Remember, thyroid hormone production by the gland is one part of thyroid physiology. The other part is getting it from the bloodstream into the cells and tissues, and they all regulate thyroid hormone a little bit differently. You can have some cells and tissues that are upregulated and have a higher metabolic rate, and you can have other cells that are downregulated at the same time. 

This “peripheral conversion” is essentially the part that’s virtually ignored in allopathic medicine, and to some degree in functional medicine, because we don’t consider the fact that the cells and tissues get to weigh in. 

They get to decide, “Do I want to increase my metabolism and convert more T4 to T3, or do I want to down-regulate the metabolism and convert more T4 to reverse T3, more T3 to T2, and essentially slow down the metabolism?” 

I think in allopathic medicine, they just assume it’s going to happen. And to some degree in functional medicine, a lot of practitioners believe that the body “forgot how to do it,” and so therefore they need to give T3 to optimize the physiology. 

But just putting T3 into the bloodstream, just like T4, doesn’t necessarily restore the problem, which is what’s creating this cell stress or inflammatory process.

(06:07)

The immune-inflammatory process that caused the Graves’ disease, the thyroid changes, the thyroiditis, the hyperthyroid, this abnormal tissue is likely still present. Even though you’ve removed or destroyed the gland, that doesn’t change the fact that we’ve got this immune-inflammatory process going on as a result of some type of excessive stress load. 

These same processes that trigger the damage at the thyroid gland are also going to have an impact on the ability to convert T4 to T3 at the cell and tissue level. The same thing that triggers the thyroiditis can also trigger “cell danger response,” which is what we call adaptive or allostatic thyroid hormone regulation. This basically means the cells are starting to perceive some type of threat, some type of danger signal. Certain tissues are going to be downregulated, other tissues are going to be upregulated. 

So now, when we give more thyroid hormone, those tissues that are upregulated are going to become more hyperthyroid. The tissues that are already downregulated are going to become more hypothyroid. They’re not going to convert more of that thyroid hormone and upregulate their metabolism.

(07:49)

If you are under stress, or somebody’s attacking you, you’re not going to put a lot of energy into eating or having sex or taking a nap. You’re going to put energy into survival, fighting, running, trying to get away from the threat or beat down the threat. The same thing happens at the cell. 

Just because you put more thyroid hormone into the system – or any nutrient into the system – and want it to do something, doesn’t mean the cells are going to do that.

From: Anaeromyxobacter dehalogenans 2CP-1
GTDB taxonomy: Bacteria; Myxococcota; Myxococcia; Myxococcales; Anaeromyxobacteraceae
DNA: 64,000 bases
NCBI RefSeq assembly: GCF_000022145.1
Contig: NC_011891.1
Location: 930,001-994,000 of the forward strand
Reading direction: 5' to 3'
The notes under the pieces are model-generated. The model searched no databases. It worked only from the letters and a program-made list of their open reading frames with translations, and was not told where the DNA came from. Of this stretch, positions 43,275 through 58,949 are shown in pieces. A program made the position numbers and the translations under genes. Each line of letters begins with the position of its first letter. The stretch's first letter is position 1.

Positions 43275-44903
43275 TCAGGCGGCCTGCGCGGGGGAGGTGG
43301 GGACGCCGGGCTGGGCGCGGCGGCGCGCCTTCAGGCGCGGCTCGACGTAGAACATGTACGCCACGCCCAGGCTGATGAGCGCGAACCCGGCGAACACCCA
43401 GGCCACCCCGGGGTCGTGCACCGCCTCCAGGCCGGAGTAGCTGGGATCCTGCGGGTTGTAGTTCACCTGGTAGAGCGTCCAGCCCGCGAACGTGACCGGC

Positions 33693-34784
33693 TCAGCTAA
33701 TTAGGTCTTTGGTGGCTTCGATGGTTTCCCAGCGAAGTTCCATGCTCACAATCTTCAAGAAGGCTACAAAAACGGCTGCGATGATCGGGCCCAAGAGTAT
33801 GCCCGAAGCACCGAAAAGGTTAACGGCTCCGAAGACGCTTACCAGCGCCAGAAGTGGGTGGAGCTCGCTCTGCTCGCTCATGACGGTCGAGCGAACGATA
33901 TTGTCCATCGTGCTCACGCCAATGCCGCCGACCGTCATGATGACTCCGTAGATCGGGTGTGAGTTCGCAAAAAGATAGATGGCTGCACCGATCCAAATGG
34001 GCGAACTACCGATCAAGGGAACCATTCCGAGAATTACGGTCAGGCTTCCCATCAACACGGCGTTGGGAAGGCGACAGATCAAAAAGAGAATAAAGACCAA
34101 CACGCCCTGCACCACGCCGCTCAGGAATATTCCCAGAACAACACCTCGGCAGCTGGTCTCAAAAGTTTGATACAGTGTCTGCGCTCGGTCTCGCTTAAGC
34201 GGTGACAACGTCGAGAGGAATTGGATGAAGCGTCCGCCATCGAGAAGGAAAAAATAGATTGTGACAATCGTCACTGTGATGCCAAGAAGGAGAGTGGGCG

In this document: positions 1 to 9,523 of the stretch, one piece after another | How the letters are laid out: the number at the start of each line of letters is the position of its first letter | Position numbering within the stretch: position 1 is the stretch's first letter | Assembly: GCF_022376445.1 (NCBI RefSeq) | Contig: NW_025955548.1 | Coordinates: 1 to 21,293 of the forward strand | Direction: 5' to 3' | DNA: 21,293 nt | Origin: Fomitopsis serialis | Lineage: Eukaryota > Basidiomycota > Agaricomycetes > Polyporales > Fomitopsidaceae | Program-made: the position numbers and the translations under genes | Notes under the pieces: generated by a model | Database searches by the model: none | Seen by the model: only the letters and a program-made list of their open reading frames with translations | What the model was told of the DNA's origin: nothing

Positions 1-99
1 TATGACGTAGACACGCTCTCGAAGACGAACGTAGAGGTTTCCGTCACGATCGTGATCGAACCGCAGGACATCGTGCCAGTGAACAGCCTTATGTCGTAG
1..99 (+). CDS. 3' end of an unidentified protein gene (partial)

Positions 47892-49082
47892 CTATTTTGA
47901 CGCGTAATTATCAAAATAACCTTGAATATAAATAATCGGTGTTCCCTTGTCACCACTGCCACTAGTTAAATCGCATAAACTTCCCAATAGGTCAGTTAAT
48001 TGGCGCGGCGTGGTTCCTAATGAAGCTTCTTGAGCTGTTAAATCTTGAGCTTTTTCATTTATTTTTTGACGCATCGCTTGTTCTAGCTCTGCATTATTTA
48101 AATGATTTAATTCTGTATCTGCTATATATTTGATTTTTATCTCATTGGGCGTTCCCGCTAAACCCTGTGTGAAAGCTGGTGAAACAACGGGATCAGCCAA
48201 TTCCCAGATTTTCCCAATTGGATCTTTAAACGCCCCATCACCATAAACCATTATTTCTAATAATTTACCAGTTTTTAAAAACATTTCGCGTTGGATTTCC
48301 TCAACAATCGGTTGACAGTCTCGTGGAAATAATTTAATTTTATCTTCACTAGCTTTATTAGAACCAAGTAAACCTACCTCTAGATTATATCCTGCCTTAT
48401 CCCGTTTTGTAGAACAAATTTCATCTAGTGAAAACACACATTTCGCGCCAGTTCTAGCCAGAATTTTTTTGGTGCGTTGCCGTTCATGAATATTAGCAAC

If you put more thyroid hormone into the system, but the cells are perceiving danger, the cells that are already upregulated are going to convert more of that T4 to T3 to upregulate. The defense mechanisms and the cells that are already being downregulated are going to deactivate more of that thyroid hormone. So certain tissues are going to become more hyperthyroid, certain tissues are going to become more hypothyroid, and you’re going to have these mixed hypo and hyperthyroid symptoms, which is what this person had.

(08:43)

So what do you need to do? We need to identify what’s driving this excessive cell stress response. Is it organisms? Is it toxins? Is it disrupted sleep? Is it emotional stress or trauma? Is it poor respiration? Is it GI disorders? Is it excessive physical stress? 

We need to uncover what’s driving the stress response, and it’s usually not one thing. It’s not sexy. It takes work, it takes some time, but ultimately that’s the best long-term solution. 

Once we identify what the stressors are, and usually it’s more than one, we need to remove or reduce them as much as possible so that we can downregulate the cell stress response, and then we can support the recovery of the cells, the tissues, the systems from this allostatic stress response back to a homeostatic normal regulating response. 

That’s how we’re going to help somebody get their health, their quality of life, and their thyroid physiology back in order. It’s not some type of magic supplement that makes conversion better. It’s by addressing the root issues. That’s functional medicine.

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Hi, I’m Dr. Eric Balcavage, owner and founder of Rejuvagen. If you’re struggling with health issues or have questions, let’s chat. You can schedule a 15-minute call with me to get started.